Test and measurement is an essential part of any engineering discipline. But as the wireless and communications arenas explode, old technologies are finding new applications. In particular, National Instruments' 20th anniversary edition of Lab-VIEW and the Tektronix RSA6100A real-time spectrum analyzer will change the way we test, as well as the way we communicate.
Back in 1976, none of us had ever heard of the virtual instrument concept, a category virtually invented by National Instruments. Yet when LabVIEW first was implemented on the Apple Macintosh, it became a big hit. In fact, Electronic Design announced the first edition of LabVIEW on the cover of its April 17, 1986 issue. Today, LabVIEW is an industry icon.
The LabVIEW graphical programming language lets designers build programs by wiring together icons on the screen. The icons compile into code that processes the data. Internally, NI calls the language G, or graphical programming language. It's based on two fundamental programming concepts, data flow and structured programming.
LabVIEW's real value is its ability to quickly develop virtual instruments (VIs) and acquire, process, and display measurements from sensors and other inputs. With LabVIEW and a PC, designers can create their own special data acquisition system or replace standard test instruments like digital multimeters (DMMs) and oscilloscopes with a few clicks of the mouse.
Users can acquire and display data, as well as subject it to a wide range of mathematical processes to analyze, display, and understand it. Then, users can communicate the data through communications interfaces, networks, or the Internet. Furthermore, they can use the outputs of the VI to perform various control operations. LabVIEW has gradually morphed into an all-purpose graphical measurement system that's useful in design, prototyping, and final test.
Virtual instrumentation, and particularly LabVIEW, has changed the test and instrumentation landscape by completely eliminating some types of standalone test instruments (e.g., audio). Today, LabVIEW addresses the growing wireless test and measurement challenge facing so many organizations.
Version 8.20's new Modulation Toolkit is a collection of software that lets you build, simulate, design, and test all kinds of communications systems (Fig. 1). It includes orthogonal frequency-division multiplexing (OFDM) that is being used in most of the newer wireless systems like 802.11a/g, 802.11n, WiMAX, and the forthcoming 4G cell phone standards. During simulation, you can evaluate parameter changes and test your design decisions. Then later you can use that code with external test instrumentation to perform signal measurements and bit error rate (BER) tests.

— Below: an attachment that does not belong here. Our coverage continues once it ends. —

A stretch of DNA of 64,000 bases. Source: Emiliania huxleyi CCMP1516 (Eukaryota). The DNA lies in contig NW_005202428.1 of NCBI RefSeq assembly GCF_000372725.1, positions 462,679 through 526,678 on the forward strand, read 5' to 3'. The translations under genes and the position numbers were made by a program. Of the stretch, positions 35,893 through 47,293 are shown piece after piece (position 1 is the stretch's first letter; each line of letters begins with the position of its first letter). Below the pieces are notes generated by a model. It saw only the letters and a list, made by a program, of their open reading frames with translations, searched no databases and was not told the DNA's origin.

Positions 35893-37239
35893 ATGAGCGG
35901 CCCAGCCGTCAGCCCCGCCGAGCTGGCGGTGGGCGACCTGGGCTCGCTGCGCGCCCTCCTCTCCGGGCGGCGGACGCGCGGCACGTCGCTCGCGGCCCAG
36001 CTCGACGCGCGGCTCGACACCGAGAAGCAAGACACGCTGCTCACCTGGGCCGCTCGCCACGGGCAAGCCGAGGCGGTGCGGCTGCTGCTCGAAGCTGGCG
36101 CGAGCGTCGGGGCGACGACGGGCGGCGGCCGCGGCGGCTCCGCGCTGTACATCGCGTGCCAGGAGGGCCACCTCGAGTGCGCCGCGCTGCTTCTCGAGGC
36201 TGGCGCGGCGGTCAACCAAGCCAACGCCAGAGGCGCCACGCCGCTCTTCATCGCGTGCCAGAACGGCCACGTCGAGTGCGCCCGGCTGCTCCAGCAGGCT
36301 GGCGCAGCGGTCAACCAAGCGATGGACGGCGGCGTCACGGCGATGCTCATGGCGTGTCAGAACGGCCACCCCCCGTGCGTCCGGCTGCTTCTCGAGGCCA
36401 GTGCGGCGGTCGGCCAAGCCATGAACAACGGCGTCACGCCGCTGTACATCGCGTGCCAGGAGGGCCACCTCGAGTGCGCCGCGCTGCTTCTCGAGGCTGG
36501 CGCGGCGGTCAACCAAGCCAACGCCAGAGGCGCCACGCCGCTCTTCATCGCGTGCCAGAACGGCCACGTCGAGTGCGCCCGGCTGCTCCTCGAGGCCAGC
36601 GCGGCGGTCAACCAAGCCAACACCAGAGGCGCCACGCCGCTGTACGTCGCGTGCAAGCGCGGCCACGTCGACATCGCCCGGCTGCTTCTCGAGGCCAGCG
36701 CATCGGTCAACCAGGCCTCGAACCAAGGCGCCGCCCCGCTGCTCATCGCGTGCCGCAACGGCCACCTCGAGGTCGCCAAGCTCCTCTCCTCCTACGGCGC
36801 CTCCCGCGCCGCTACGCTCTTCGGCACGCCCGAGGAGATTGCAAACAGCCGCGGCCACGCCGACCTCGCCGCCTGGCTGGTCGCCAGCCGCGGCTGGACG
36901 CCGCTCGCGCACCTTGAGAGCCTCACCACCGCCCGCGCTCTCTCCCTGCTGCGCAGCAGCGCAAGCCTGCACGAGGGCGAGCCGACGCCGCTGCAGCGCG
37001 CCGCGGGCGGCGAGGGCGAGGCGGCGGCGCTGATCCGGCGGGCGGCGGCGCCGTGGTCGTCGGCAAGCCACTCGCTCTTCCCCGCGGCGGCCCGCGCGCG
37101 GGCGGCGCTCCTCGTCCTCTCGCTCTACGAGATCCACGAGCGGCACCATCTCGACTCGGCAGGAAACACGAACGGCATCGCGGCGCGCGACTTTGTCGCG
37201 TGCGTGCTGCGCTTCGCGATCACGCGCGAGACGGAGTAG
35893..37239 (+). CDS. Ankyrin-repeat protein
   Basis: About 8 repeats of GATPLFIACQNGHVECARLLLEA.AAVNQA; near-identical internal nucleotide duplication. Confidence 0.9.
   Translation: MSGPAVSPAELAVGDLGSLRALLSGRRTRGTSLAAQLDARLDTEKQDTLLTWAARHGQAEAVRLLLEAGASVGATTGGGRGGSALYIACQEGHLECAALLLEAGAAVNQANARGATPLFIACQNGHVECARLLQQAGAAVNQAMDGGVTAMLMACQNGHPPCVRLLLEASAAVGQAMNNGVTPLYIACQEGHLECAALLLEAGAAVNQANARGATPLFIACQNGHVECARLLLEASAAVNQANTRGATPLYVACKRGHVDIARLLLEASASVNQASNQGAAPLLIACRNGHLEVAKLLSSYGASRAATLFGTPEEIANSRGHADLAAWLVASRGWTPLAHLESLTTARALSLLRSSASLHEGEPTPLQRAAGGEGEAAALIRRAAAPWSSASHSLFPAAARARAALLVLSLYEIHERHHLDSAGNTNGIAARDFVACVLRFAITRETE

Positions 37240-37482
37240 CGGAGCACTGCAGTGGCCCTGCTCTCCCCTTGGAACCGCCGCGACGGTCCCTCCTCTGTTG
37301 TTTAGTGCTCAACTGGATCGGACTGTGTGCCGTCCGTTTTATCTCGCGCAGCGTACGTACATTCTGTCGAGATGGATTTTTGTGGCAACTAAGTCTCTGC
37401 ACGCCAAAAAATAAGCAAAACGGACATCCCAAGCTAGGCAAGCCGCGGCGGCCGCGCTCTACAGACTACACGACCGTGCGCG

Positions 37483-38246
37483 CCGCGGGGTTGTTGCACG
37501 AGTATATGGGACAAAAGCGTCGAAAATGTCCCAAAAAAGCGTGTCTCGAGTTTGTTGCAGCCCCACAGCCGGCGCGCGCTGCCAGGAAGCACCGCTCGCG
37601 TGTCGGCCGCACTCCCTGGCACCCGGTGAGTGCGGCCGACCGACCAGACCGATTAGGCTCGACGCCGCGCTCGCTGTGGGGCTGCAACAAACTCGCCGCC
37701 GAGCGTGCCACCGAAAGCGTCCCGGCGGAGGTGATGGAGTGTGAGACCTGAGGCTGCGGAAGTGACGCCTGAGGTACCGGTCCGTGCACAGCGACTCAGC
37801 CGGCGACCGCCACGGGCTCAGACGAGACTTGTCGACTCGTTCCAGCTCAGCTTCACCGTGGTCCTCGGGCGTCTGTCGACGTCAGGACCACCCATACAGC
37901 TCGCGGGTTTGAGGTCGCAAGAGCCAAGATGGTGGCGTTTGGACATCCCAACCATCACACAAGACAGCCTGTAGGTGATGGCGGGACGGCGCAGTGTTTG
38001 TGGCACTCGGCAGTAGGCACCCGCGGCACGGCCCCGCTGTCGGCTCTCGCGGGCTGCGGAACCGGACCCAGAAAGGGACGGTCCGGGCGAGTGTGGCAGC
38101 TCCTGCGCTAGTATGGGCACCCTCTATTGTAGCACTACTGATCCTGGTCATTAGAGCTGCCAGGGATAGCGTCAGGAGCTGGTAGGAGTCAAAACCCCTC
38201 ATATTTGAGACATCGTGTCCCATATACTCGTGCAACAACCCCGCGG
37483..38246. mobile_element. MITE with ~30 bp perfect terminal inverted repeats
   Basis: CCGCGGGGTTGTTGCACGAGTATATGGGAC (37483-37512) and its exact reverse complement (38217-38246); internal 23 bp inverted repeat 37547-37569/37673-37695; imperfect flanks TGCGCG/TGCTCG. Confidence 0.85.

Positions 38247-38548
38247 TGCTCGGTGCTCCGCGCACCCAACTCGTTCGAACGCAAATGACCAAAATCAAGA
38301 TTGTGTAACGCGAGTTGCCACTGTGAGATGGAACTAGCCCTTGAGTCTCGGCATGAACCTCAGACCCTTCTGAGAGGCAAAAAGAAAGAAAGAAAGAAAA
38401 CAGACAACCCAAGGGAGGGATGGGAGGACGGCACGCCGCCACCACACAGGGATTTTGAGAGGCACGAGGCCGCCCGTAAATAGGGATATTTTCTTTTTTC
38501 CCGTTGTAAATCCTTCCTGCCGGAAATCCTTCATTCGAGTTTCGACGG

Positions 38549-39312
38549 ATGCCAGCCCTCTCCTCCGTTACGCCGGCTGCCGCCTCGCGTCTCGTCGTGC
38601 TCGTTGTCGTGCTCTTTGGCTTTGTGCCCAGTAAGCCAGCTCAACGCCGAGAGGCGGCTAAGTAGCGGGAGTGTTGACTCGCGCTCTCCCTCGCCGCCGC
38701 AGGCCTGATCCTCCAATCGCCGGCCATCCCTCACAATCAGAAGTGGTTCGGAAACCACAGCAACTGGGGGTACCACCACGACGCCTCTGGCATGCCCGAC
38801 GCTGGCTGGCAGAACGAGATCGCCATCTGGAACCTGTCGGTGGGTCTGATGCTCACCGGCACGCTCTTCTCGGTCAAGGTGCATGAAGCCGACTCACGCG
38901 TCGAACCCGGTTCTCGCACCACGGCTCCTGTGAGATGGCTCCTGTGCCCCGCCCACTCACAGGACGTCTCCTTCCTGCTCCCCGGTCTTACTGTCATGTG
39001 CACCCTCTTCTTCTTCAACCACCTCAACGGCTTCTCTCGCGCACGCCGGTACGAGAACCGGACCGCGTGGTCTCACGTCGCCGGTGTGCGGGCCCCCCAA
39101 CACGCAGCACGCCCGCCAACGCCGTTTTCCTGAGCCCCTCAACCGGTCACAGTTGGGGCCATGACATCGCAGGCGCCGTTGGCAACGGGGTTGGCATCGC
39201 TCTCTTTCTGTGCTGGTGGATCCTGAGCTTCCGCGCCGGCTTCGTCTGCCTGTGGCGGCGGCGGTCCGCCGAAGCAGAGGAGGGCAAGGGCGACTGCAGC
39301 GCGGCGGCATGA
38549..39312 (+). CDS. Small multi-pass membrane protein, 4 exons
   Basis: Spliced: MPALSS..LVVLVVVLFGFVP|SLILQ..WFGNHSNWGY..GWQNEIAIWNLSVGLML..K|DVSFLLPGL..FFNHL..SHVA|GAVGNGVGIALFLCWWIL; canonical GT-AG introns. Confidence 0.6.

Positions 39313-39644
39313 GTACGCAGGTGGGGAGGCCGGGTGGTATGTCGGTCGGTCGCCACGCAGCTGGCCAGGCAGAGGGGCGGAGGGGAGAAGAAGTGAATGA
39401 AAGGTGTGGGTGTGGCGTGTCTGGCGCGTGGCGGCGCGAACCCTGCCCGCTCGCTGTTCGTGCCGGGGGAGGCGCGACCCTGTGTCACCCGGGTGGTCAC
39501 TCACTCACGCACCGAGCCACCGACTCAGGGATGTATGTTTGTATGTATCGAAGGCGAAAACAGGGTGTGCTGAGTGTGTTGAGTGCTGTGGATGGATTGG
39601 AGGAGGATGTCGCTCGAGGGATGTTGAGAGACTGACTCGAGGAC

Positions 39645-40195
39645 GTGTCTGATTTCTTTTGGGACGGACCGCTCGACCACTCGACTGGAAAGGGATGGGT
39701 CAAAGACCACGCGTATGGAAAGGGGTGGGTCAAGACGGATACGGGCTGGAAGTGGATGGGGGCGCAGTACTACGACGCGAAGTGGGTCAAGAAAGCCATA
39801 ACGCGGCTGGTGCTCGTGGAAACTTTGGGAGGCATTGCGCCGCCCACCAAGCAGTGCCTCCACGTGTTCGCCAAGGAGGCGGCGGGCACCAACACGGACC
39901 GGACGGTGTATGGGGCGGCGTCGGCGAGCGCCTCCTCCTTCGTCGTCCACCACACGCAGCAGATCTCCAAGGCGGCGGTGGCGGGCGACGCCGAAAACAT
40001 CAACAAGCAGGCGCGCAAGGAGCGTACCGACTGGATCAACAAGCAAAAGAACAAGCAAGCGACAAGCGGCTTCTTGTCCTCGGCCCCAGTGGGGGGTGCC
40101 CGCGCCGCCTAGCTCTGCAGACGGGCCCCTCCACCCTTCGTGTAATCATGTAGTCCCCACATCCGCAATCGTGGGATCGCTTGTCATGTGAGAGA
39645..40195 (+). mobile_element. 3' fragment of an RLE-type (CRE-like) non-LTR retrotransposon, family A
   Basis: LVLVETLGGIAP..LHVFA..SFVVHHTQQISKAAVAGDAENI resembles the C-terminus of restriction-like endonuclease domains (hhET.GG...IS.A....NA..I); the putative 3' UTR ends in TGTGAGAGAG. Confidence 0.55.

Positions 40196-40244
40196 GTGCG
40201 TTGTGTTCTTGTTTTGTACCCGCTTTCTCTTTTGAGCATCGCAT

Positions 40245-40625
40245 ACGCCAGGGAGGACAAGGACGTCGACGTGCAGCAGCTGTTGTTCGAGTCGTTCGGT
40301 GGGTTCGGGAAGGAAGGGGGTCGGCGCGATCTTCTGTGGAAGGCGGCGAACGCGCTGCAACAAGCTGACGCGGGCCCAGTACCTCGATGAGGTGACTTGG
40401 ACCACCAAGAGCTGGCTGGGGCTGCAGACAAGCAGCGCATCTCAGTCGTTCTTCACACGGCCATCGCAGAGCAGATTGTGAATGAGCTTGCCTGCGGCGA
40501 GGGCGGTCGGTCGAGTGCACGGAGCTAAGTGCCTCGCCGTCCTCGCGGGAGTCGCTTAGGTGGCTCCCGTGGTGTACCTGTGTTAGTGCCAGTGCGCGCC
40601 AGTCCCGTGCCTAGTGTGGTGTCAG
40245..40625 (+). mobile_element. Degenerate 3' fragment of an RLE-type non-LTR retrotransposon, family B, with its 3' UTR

Some of the specific features of the Modulation Toolkit are bit generation (PRBS, Galois PN, Fibonacci PN, etc.), channel coding (Reed Solomon, Golay, Hamming, convolutional, BCH), interleavers (block and convolutional), and most forms of analog or digital modulation. You can perform a variety of modulation analysis including rho, dc offset, phase error, quadrature skew, IQ gain imbalance, BER, frequency deviation, burst timing, modulation error ratio, and error vector magnitude (EVM).
In addition, you can add noise (AWGN or phase) and impairments such as dc offset, fading, quadrature offset, IQ gain imbalance, and frequency offset to the simulated channel to evaluate performance. Then you can use any one of a number of display formats such as trellis diagrams, constellation plots, and 2D/3D eye diagrams.
LabVIEW 8.20 also contains the FPGA Module, which will help you define custom I/O without knowledge of hardware design or VHDL. The FPGA Wizard automates the development of FPGA code for building custom, user-defined measurement devices. You can implement FPGA-based measurement devices on plug-in boards in a PC for fast, low-cost prototyping or in an NI PXI module for formal production test. This feature includes IF-RIO (intermediate frequency, reconfigurable I/O) that includes two IF digitizers, two IF generators, and an FPGA that is programmed via LabVIEW on a single PCI board. By using IF-RIO you can prototype communications systems and then run them in real time on a PC. Finally, the Modulation Toolkit works with NI's family of RF generators and receivers for implementing a variety of test instruments up to 2.7 GHz.
All communications and wireless engineers need the best spectrum analyzer they can afford, and Tektronix's RSA6100A real-time spectrum analyzer really stands out (Fig. 2). Whether you're testing advanced radio technologies like software-defined radio (SDR), 4G cell phone and broadband wireless, multicarrier power amps, radar, or any other communications or wireless device, this analyzer brings some useful new features to the breed.
For example, it accelerates the spectrum measurement and display by making 48,828 measurements per second, compared to only 50 per second for competitive models. This provides a more complete and accurate picture of the signal.
Second, the RSA6100's DPX waveform image processing capability makes the display come alive. It provides changes in intensity and color, in addition to the traditional display, so users can see transients and other signals that typically don't appear on other analyzers.
And with the DPX frequency mask trigger (FMT), users can initiate a measurement based upon the appearance of a unique event or pattern of events. With this feature, users also can capture elusive anomalies and transients that improve productivity and speed up design and debug.
The basic specs are also impressive. The RSA6100A provides 110-MHz real-time bandwidth simultaneous with 73-dB spurious-free dynamic range (SFDR). The RSA6106A offers a frequency range to 6.2 GHz, and the RSA6114A has a frequency range to 14 GHz. These are high-ticket products, but as they say, you get what you pay for. The best products produce the best designs faster.